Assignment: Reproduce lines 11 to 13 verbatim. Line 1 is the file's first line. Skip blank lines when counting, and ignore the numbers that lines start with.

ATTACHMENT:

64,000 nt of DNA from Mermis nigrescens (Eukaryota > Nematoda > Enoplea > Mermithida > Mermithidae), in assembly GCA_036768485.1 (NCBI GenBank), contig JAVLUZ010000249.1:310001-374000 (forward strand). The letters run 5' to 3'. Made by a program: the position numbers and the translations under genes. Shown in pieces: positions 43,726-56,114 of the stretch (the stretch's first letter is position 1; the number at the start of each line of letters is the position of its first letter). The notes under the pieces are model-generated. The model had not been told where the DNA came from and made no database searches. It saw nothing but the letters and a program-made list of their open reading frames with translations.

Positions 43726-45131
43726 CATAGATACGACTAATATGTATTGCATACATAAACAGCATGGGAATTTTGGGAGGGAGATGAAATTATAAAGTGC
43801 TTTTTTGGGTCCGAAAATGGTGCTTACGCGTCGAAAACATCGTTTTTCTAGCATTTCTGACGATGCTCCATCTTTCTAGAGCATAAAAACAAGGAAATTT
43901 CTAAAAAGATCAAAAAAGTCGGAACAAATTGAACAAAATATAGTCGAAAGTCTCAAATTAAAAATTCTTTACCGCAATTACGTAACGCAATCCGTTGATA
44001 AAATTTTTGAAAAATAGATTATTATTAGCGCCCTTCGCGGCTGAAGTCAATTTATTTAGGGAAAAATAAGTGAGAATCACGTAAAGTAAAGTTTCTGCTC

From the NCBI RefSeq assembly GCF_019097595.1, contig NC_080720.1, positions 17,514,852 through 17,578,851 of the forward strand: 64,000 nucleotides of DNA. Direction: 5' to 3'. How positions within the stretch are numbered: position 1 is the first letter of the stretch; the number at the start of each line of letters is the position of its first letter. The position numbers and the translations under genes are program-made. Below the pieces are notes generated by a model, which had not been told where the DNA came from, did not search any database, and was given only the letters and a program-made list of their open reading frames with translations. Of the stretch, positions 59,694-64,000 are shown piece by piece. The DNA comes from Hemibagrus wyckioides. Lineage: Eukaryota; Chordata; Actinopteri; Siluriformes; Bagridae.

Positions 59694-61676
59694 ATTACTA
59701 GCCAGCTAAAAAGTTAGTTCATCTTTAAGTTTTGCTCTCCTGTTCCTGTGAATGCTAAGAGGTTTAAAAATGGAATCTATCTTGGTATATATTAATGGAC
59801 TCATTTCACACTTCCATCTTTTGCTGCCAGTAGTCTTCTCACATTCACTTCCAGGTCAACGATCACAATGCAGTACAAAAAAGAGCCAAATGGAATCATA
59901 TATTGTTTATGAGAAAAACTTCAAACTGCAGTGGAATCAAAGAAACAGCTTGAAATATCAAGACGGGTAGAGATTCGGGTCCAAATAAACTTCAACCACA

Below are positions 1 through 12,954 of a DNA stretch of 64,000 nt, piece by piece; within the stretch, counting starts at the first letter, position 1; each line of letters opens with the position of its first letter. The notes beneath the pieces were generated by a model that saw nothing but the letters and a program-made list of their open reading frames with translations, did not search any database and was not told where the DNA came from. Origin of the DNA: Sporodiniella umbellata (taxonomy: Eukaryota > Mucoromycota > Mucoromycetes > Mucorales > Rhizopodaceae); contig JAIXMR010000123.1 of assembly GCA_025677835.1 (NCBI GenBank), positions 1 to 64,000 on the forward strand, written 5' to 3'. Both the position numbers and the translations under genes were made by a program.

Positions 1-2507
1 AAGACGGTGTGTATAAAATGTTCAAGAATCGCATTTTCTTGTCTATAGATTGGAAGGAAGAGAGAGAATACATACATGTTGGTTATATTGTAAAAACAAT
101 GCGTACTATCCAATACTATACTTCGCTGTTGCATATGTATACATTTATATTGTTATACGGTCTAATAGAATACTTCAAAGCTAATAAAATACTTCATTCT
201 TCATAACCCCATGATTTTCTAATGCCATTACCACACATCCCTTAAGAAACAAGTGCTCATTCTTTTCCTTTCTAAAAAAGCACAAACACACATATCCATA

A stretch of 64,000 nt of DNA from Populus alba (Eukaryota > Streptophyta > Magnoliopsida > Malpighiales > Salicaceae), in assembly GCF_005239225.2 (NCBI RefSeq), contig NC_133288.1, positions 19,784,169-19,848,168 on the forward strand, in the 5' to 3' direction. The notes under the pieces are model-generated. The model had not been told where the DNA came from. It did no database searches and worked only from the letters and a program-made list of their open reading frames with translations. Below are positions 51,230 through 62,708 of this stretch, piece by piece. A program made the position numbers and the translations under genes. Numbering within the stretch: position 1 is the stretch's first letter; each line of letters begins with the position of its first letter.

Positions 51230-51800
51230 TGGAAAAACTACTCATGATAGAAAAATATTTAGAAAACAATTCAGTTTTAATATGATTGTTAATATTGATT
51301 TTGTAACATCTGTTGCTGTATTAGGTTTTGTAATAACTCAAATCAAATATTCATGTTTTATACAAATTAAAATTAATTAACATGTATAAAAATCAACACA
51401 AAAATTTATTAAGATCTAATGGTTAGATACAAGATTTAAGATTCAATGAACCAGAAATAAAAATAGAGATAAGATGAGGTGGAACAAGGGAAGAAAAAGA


59801 TCATTTCACACTTCCATCTTTTGCTGCCAGTAGTCTTCTCACATTCACTTCCAGGTCAACGATCACAATGCAGTACAAAAAAGAGCCAAATGGAATCATA
59901 TATTGTTTATGAGAAAAACTTCAAACTGCAGTGGAATCAAAGAAACAGCTTGAAATATCAAGACGGGTAGAGATTCGGGTCCAAATAAACTTCAACCACA

Below are positions 1 through 12,954 of a DNA stretch of 64,000 nt, piece by piece; within the stretch, counting starts at the first letter, position 1; each line of letters opens with the position of its first letter. The notes beneath the pieces were generated by a model that saw nothing but the letters and a program-made list of their open reading frames with translations, did not search any database and was not told where the DNA came from. Origin of the DNA: Sporodiniella umbellata (taxonomy: Eukaryota > Mucoromycota > Mucoromycetes > Mucorales > Rhizopodaceae); contig JAIXMR010000123.1 of assembly GCA_025677835.1 (NCBI GenBank), positions 1 to 64,000 on the forward strand, written 5' to 3'. Both the position numbers and the translations under genes were made by a program.